When the new Personal Savings Allowance started in April, it meant that 95% of taxpayers would no longer pay income tax on their savings interest.

Our blog post from 7th January explained the ins and outs of the new Personal Savings Allowance and was the most read article on our website this year.

HMRC tax changes & the residential property investment market

Another popular article this year was a guest post from January, written by Jonathan Daines about tax changes for buy-to-let property investors.

Buy-to-let investors have been targeted a couple of times recently by HM Treasury, with a stamp duty increase and reductions in what they can offset against income tax bills.

Topping up your State Pension when you retire early

In October we wrote about the half a million workers retiring before state pension age who have the chance to top-up their State Pension at bargain rates during the next five years.

This was based on a handy guide from insurer Royal London which described the options for people wanting to take advantage and top-up their State Pension income.

Avoiding inheritance tax through Business Property Relief

Shelley’s article about family businesses avoiding inheritance tax was one of our most read in 2016.

It followed news of an estimated 4.6 million family businesses in the UK, making up 87% of all private sector firms.

State Pension no longer fit for purpose

Last month Nick wrote about a shortfall in National Insurance contributions to pay for State Pension income, raising questions about the future sustainability of this important retirement benefit.

The State Pension has been under attack on several occasions this year, with the ‘triple-lock’ now expected to end in 2020 and future reforms to ages and incomes very likely.

I hope you have enjoyed reading our blogs over the past year and we are very excited about what 2017 has in store.

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Weekly Round-Up – Friday 23rd December 2016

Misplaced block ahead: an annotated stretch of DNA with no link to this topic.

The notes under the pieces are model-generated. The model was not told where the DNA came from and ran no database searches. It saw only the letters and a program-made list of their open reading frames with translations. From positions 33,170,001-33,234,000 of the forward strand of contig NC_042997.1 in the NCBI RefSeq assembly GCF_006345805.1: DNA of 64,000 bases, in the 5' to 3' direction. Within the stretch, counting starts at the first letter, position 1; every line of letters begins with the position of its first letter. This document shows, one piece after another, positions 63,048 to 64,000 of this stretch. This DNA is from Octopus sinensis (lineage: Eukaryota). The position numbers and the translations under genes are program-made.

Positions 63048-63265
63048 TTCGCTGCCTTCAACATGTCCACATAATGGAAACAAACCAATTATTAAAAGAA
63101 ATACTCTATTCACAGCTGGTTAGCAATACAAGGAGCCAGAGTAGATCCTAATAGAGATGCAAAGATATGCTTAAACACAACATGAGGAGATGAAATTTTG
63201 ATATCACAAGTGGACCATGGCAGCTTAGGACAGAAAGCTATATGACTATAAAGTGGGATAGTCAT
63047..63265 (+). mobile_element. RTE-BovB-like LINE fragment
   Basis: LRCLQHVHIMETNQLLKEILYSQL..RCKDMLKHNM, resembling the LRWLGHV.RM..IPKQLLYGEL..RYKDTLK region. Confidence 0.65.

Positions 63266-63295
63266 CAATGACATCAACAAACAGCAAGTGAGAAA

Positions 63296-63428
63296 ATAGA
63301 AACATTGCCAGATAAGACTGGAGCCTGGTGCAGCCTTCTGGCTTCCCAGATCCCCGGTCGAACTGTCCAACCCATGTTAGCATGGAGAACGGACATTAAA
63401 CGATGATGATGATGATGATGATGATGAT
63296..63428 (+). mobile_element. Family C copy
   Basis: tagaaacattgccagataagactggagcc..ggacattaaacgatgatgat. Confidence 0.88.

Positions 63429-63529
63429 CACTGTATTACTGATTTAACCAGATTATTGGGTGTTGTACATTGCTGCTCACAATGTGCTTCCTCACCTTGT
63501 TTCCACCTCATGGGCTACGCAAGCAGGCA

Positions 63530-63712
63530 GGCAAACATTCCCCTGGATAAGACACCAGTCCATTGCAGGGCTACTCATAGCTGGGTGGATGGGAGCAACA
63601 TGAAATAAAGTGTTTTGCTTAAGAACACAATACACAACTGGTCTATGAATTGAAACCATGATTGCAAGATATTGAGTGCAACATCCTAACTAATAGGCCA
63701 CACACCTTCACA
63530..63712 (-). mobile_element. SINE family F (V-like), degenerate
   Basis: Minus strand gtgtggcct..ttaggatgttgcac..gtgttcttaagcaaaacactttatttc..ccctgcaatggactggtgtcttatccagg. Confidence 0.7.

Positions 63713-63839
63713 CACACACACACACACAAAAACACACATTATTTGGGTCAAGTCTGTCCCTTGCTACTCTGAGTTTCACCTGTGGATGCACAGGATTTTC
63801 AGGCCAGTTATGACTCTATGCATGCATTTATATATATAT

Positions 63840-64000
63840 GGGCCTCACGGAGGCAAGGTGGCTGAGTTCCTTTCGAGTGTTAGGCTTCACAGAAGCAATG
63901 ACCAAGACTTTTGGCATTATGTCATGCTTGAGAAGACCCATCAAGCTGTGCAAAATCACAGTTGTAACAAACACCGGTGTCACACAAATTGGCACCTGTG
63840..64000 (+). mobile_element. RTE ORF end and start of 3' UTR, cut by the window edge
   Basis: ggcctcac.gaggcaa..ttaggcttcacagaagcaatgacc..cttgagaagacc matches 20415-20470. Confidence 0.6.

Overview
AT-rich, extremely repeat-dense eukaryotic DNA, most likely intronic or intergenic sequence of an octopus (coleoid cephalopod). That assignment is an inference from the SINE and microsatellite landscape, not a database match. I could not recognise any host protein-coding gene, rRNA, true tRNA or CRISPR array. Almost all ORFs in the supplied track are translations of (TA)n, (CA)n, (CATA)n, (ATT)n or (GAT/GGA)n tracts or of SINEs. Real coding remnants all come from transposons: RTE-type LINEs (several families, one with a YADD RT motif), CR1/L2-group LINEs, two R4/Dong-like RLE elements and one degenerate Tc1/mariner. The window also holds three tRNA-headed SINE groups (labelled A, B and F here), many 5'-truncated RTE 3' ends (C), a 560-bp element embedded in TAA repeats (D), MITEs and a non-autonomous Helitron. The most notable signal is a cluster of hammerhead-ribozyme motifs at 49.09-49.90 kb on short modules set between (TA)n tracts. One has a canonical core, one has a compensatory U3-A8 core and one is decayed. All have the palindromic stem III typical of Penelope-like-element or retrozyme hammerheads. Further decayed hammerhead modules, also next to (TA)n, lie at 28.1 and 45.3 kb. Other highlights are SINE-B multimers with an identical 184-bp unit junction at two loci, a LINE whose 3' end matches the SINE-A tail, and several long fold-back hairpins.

Informed Choice Weekly Round-UpHappy Friday, readers! It’s time to catch up.

Here are some of the things that we covered at Informed Choice this week.

On the blog this week

This new study revealed that Winchester is the best place to live in the UK. Do you agree?

Robo-advice appears to be failing investors, who don’t realise there is no advice and it’s not delivered by robots.

With Christmas rapidly approaching, worrying about money can be a real cause of stress.

The latest podcast episodes

Episode 150 is an interview with Claire Walsh, head of advice at Unbiased.co.uk.

In episode 151, we hear from Richard Parkin, head of pensions policy at Fidelity International.

What were the biggest personal finance events of 2016 and what can we learn from them to make better decisions in the future? We explore this in episode 152 of Informed Choice Radio.

Informed Choice in the press

It’s been the worst year for UK asset management since 2007. Martin was asked to comment about this for the FT last weekend – FT subscription needed to read the article.

Before you go

We wish you a very Merry Christmas and a Happy New Year! The Informed Choice offices are closed from lunchtime on Friday 23rd December 2016 until 9am on Monday 3rd January 2017.

There’s no email newsletter next week, but we will be back in 2017 with our weekly roundup.